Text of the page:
The new ship was photographed with a landing surface installed on board, from which helicopters, UAVs, USVs, and even missile launchers, mounted on trucks, can be operated. It is also possible that onboard the new ship, the Iranian Navy can carry semi-submersible and midget submarines for commando operations, intelligence gathering missions, underwater covert attacks, and shipping routes attack missions.
The Kharaj was a significant vessel for the Iranian Navy and enabled its warships to operate and carry out its strategic missions in blue-waters, far far from shore. But the Kharaj career was cut short by its drowning.
The Iranian Navy will quickly overcome the loss and probably convert additional merchant ships to its uses and support of its operational missions. Thus, despite the images of the drowning Kharaj, the Iranian Navy will recover quickly.
These days, right at the time of writing, another convoy of Iranian warships and merchant ships are making their way to the Pacific Ocean, bypassing Africa on their journey. However, their destination is not yet clear, and they may turn to Syria via the Straits of Gibraltar instead of continuing the planned journey to Venezuela. Thus, the Iranian Navy continues to operate and achieve strategic achievements for the Iranian regime.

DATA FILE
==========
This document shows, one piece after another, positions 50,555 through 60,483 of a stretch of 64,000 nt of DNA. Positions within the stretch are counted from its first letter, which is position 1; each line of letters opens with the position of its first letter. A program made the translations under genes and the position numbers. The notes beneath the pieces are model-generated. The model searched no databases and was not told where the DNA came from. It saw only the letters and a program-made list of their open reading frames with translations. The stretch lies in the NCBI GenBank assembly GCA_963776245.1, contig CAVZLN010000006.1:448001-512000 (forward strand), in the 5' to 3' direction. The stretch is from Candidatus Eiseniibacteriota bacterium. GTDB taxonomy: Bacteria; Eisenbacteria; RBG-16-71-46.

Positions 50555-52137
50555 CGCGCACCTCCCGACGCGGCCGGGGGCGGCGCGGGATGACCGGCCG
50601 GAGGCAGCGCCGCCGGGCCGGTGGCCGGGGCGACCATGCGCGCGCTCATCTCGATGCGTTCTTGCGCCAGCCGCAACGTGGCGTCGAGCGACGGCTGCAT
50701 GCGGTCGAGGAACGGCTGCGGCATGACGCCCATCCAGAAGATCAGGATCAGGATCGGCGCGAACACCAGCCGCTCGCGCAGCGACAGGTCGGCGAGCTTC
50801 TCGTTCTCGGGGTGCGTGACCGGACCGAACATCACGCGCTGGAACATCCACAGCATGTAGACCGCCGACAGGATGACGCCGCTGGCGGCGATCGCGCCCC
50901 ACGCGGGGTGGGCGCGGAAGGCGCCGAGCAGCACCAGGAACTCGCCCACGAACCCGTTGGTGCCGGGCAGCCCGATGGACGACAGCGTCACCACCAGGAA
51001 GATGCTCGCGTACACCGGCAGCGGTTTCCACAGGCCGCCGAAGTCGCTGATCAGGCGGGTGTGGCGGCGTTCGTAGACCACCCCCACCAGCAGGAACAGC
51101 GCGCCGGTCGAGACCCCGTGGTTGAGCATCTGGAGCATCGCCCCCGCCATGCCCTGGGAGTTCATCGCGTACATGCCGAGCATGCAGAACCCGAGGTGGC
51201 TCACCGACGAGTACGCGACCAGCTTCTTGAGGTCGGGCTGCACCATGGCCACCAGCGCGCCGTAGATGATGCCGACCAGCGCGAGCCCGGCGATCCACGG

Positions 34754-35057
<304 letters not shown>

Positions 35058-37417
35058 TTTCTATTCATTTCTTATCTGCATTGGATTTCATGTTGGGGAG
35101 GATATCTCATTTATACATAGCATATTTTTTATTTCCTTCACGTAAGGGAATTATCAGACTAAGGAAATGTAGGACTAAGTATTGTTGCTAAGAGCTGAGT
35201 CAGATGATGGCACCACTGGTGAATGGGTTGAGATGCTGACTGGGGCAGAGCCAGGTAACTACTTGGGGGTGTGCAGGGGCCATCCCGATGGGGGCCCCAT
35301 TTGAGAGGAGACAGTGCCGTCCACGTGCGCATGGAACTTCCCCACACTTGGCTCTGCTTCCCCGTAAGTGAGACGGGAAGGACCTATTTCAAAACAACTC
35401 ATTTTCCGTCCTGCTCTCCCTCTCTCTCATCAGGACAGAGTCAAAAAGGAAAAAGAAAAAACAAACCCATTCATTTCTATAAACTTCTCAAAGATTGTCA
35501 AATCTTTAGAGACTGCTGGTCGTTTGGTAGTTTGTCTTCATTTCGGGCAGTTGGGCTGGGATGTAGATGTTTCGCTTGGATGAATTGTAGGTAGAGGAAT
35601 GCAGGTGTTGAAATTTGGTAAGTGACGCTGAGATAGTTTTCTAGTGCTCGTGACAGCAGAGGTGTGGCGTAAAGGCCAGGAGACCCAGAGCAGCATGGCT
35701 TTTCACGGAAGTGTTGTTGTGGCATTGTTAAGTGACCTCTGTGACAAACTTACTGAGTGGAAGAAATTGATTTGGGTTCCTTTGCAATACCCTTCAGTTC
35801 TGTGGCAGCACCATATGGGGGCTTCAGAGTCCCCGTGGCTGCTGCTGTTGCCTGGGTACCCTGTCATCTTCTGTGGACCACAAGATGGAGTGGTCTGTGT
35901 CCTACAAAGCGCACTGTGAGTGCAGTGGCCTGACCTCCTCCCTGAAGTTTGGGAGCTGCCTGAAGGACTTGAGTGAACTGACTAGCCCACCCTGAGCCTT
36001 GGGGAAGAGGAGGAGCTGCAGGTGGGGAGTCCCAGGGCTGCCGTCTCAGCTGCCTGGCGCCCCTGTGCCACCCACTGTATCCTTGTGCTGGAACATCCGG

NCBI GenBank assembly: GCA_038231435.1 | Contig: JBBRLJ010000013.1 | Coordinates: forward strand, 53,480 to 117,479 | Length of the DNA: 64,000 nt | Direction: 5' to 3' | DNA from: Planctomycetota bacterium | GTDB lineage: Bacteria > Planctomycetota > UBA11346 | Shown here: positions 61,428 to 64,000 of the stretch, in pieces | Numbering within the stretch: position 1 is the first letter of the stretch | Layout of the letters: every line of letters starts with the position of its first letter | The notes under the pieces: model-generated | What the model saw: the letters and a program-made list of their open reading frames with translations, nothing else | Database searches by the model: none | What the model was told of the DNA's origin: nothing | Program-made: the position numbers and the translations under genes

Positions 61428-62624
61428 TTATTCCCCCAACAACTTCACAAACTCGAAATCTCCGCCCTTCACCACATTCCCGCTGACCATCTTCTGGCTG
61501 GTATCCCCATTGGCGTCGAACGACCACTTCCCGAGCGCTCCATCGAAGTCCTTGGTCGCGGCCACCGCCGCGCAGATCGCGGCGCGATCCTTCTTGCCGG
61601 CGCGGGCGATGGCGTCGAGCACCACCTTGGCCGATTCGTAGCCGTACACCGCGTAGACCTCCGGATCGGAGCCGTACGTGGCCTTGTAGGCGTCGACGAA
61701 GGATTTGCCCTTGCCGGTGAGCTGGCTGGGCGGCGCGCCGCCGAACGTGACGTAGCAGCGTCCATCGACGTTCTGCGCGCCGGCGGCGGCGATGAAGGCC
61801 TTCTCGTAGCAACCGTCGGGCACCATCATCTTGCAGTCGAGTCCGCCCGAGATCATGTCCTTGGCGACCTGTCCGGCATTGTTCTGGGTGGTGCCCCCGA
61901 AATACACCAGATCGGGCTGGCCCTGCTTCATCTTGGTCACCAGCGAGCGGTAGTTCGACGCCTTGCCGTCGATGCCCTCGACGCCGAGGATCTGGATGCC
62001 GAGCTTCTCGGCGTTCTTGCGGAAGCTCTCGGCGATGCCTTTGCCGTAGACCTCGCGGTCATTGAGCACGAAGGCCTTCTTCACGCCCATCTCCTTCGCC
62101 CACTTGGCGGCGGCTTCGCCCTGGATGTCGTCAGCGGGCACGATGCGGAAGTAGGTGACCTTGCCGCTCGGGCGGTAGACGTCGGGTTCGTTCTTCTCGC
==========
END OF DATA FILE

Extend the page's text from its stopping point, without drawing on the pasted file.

–The writer is a former commander served in the Israeli navy for 23 years. A PhD in Defense and Security Studies, he was a senior consultant at the Israeli National Cyber Directorate. He is a recipient of various Israeli awards including Prime Minister’s Decoration of Excellence. The views expressed are personal and do not necessarily reflect the views of Raksha Anirveda